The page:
Daily briefing

10 things you need to know today: May 2, 2015

Freddie Gray's death ruled a homicide, two indicted in Bridgegate scandal, and more

1

Freddie Gray's death ruled a homicide, six officers charged

State's Attorney Marilyn J. Mosby announced in a Friday press conference that a medical examiner ruled the death of Freddie Gray, the 25-year-old man who died of a fatal neck injury while in police custody, a homicide. Mosby said that charges, including misconduct and involuntary manslaughter, are being brought against the six officers involved. Not only did the officers ignore Gray's "obvious" need for medical assistance, Mosby said, they also had no grounds to arrest him. Mosby added that Gray's fatal neck injury was the result of his being handcuffed and shackled by his feet, then placed in a Baltimore police wagon without a seatbelt.

2

Two indicted, Christie ally pleads guilty in connection with Bridgegate scandal

U.S. Attorney Paul J. Fishman announced the Bridgegate-related indictments of Bill Baroni, the former deputy executive director of the Port Authority of New York and New Jersey, and Bridget Anne Kelly, the former deputy chief of staff to New Jersey Gov. Chris Christie, on Friday on multiple counts of conspiracy for their involvement in the politically motivated closure of three lanes onto the George Washington Bridge and subsequent coverup in 2013. The indictments came after David Wildstein, Christie's childhood friend and a former top official at the Port Authority of New York and New Jersey, pled guilty Friday morning to two counts of conspiracy for his role in the scandal.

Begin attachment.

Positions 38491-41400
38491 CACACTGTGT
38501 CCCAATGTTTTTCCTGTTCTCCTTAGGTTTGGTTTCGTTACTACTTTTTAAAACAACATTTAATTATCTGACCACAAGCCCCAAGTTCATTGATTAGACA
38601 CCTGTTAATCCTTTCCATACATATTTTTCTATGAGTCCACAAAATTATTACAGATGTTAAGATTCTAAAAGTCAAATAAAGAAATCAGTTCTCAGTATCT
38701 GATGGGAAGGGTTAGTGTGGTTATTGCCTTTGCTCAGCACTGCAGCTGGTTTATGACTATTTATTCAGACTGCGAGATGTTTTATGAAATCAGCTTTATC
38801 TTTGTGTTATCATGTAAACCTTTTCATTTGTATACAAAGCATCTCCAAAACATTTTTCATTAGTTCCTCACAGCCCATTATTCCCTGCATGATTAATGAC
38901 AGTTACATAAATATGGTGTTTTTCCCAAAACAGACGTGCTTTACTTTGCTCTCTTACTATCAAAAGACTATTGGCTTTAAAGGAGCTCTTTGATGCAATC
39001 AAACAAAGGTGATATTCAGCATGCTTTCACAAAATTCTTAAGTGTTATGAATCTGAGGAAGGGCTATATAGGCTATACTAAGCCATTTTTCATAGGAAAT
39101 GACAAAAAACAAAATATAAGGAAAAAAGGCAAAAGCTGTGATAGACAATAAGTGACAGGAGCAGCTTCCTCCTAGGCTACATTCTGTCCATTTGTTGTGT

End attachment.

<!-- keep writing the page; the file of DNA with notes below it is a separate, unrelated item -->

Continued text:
3

Catherine, Duchess of Cambridge, gives birth to baby girl

Prince George has a little sister, as of 8:34 a.m. (7:34 a.m. GMT) Saturday morning. Britain's Prince William and his wife arrived at St. Mary's hospital in London early in the morning, and the Duchess of Cambridge gave birth to the girl, who has not yet been named, two and a half hours later. Kensington Palace first announced the news via Twitter, adding that both mother and daughter are doing well. The new princess reportedly weighed 8 lbs 3 oz at birth, and she becomes fourth in line to the throne, following Prince Charles, Prince William, and Prince George.

4

Nigerian army reports troops have freed hundreds more Boko Haram prisoners

The Nigerian military released a tweet on Thursday declaring that "another set of 234 women and children were rescued," from Boko Haram militants. The operation in the country's Sambisa Forest — one of the last Boko Haram strongholds in Nigeria — comes several days after the army reportedly freed around 300 women and children in a separate offensive against the Islamic militants. Outgoing Nigerian President Goodluck Jonathan has pledged to "hand over a Nigeria completely free of terrorist strongholds," when he leaves office at the end of May. It is unclear whether any of the hundreds of rescued women are among those who were kidnapped from a school in Chibok last year, sparking international outrage against Boko Haram.

5

DOJ to spend $20 million on police body cameras

Incoming Attorney General Loretta Lynch announced on Friday that the Department of Justice will spend $20 million to provide body cameras to police, mostly in major cities. Of that sum, $17 million will purchase the equipment, while the remaining $3 million will cover training and effectiveness evaluation programs. "Body-worn cameras hold tremendous promise for enhancing transparency, promoting accountability, and advancing public safety for law enforcement officers and the communities they serve," Lynch said.